The 44-year-old – who made his name as one of the team captains in the enduringly likeable BBC Two pop quiz Never Mind the Buzzcocks and is a rare example of a comedian who is as funny off screen as on it – is delighted that the monument can’t be rationalised.
“Even as a child, I had a sense of the anarchy of Stonehenge,” he muses. “It’s a maverick, antiEstablishment monument. It’s become synonymous with alternative lifestyles and been claimed as their own by Druids and pagans. I like the fact that you can’t enclose it. You can put up railings, but Stonehenge is still there for all to see. It’s not cloistered away. What are the stones for? Aliens, perhaps, dropped them there and used them as a beacon, a landing platform, or a pod. The Arthurian legend is that giants brought them from Africa to Ireland as healing stones, and then Merlin carried them across the Irish Sea using some special, wizardy telekinetic skill.”
Or, Bailey posits with a mischievous twinkle in his eye, Stonehenge “could be one giant musical instrument, a huge windchime. That puts those nasty little bamboo ones into perspective, doesn’t it? My own theory is that it was all one massive stone at one stage, and it’s just been chiselled out by ants.” Another proposition is that Stonehenge, which is a Unesco World Heritage Site, has significance because it lines up directly with the sunrise at the summer solstice. “Could it be a giant calendar for worshipping the midsummer sun?” asks Bailey.
But, the comedian affirms with satisfaction, “one can only speculate so far. What is great is that it will always be a mystery. No one knows what really went on at that site, but Stonehenge is still there. It’s been standing there for 5,000 years – and it endures. I love the fact that after so many millennia, it remains such an enigmatic and charismatic place. I’ve got a feeling Stonehenge will always keep some of its secrets.”
In the film, Bailey digs out some of the remarkable stories surrounding this astonishing feat of prehistoric engineering that has fascinated everyone from Charles Darwin to Spinal Tap. The presenter is tickled, for instance, that in 1913 Sir Cecil Chubb gave Stonehenge as a present to his wife, having purchased it through the estate agents, Knight Frank and Rutley. “I’d love to know what the estate agent’s blurb was,” says Bailey with a smile. “For sale. Henge. Pleasant outlook. Good local travel links. Needs attention. 24 bedrooms. Would suit wizard, hermit or wild man. No chain.”
Making My Favourite Place gave the comedian the opportunity to get up close and personal with the stone circles – something that is now forbidden to the rest of us. “In the past, Stonehenge was so accessible – you could just pitch up and wander around the stones,” Bailey recalls. “But I suppose it was inevitable that one day the British Establishment bureaucracy would say, ‘This isn’t right. We need a guard rail and a gift shop. For any national monument to function properly, you need to be able to buy tea towels and key rings!”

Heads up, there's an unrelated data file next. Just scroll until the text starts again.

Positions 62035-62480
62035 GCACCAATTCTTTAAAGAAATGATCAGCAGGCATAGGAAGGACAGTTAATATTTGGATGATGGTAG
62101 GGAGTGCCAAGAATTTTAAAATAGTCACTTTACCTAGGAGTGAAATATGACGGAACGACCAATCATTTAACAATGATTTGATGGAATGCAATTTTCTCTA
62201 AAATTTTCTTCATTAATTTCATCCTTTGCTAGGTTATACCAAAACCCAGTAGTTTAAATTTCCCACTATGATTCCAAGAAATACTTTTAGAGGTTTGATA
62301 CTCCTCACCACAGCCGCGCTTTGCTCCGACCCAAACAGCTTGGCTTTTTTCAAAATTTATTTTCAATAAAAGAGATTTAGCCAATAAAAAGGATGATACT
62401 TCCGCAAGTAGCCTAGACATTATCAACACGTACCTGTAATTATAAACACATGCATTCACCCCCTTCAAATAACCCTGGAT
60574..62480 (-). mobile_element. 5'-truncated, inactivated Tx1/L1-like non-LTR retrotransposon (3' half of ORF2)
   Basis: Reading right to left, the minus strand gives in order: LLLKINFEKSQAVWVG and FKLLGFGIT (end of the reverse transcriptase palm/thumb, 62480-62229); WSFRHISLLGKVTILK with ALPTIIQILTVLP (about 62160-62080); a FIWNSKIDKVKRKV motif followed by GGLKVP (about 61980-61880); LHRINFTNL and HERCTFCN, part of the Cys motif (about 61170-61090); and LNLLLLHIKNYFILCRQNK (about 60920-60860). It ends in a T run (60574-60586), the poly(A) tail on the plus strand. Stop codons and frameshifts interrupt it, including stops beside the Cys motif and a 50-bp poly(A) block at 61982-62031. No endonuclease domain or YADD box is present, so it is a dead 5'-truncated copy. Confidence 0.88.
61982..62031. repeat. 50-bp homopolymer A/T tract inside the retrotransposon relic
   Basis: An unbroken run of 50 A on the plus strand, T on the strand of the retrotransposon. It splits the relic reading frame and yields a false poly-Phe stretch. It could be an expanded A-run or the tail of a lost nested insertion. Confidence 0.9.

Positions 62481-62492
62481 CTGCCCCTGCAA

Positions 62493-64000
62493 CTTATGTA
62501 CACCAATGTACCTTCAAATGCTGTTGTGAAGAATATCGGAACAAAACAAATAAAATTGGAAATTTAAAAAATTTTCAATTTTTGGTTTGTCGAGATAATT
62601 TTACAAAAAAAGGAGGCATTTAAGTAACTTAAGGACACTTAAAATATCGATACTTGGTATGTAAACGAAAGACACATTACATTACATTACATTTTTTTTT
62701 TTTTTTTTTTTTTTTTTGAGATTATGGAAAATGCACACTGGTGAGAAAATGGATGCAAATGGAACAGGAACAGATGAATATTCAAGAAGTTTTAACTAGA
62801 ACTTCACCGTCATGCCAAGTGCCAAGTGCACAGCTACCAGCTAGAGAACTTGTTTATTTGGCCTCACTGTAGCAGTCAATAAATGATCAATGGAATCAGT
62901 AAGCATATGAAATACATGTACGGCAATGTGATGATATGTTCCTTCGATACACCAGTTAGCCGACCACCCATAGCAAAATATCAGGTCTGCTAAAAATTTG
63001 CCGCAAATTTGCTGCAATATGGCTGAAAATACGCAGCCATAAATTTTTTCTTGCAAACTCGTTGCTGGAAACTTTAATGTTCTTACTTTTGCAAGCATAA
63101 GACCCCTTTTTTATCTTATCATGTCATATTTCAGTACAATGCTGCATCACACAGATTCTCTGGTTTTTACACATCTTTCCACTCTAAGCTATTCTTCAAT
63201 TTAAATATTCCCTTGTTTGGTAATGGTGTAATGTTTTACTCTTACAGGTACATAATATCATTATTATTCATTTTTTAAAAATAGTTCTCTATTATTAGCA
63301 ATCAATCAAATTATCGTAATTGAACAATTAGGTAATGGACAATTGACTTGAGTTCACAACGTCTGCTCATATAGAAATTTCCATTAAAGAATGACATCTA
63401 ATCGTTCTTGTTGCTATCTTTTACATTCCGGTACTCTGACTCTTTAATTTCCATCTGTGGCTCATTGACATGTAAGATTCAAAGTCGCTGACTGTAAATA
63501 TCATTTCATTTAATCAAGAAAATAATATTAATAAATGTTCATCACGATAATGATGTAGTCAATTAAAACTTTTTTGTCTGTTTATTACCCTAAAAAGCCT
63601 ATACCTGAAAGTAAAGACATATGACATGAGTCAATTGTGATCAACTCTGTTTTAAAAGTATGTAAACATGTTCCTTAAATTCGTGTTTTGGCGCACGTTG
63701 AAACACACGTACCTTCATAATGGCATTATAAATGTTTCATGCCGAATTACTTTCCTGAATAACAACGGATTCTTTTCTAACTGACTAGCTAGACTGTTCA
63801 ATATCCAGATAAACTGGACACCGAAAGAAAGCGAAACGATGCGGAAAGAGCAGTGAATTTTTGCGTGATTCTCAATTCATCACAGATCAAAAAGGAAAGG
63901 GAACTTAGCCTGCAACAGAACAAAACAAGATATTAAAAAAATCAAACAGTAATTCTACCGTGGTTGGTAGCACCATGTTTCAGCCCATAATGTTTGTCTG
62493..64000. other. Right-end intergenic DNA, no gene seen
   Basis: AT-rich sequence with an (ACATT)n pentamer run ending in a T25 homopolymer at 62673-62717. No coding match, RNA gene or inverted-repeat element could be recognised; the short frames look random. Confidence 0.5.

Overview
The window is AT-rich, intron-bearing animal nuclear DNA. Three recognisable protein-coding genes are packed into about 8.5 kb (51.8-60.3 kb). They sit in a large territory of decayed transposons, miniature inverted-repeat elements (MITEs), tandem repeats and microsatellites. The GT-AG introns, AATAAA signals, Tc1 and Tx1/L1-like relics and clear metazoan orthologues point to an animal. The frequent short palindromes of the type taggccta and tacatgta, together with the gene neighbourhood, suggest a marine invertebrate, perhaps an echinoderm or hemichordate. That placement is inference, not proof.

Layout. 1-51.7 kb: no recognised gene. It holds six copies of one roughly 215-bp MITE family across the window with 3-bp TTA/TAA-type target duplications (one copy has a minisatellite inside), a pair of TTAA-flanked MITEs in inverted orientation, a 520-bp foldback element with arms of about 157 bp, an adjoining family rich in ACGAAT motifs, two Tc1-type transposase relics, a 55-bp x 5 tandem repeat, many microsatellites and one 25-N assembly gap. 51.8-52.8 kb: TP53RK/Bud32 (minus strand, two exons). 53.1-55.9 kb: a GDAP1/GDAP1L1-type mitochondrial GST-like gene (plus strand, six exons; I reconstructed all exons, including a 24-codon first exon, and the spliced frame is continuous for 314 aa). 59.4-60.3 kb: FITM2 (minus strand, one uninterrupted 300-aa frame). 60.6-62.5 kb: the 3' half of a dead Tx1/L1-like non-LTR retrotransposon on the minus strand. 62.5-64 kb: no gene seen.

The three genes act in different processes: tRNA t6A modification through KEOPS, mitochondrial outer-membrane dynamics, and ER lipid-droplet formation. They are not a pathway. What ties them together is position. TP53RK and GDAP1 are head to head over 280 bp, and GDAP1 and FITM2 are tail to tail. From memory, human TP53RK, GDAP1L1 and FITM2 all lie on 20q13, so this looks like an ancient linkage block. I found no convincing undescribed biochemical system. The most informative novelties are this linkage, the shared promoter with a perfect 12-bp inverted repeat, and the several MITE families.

Looking back on the project, there is just one thing Bailey would have done differently. “It was so cold, I wore a hoody. The problem is, on screen I look like an unsavoury character let loose at the monument. I appear to be the sort of person David Cameron wants to hug. It was an ill-advised fashion choice. Next time I’ll wear a three-piece suit.”
Bailey concludes that, despite the hoody, “the best thing about making this documentary was the chance to walk around Stonehenge when no one else was there. We had to get there before the official opening. It was six in the morning and it was wet and freezing, but it was so worth it. Nothing beats the feeling of having the place to yourself.”
Close encounter with: Bill Bailey Sunday Star Times, NZ
08 June 2008
YOU'VE SEEN British comedian Bill Bailey, haven't you? He played deranged bookshop dogsbody, Manny Bianco, in splendid TV sitcom Black Books. Funny looking geezer. Extremely bad facial hair. A limp goatee hangs from his pasty chin and a monk's fringe of straggly locks hangs from the back of his otherwise bald head like a hair curtain. He's not tall, either, and thus quite accurately refers to himself as "part troll". If you can picture the man I'm talking about, you can perhaps imagine my distress when Bailey picks up the phone and informs me he's in the bath. You know, naked. In all his hairy glory. I am not paid enough to have to cope with mental images like this.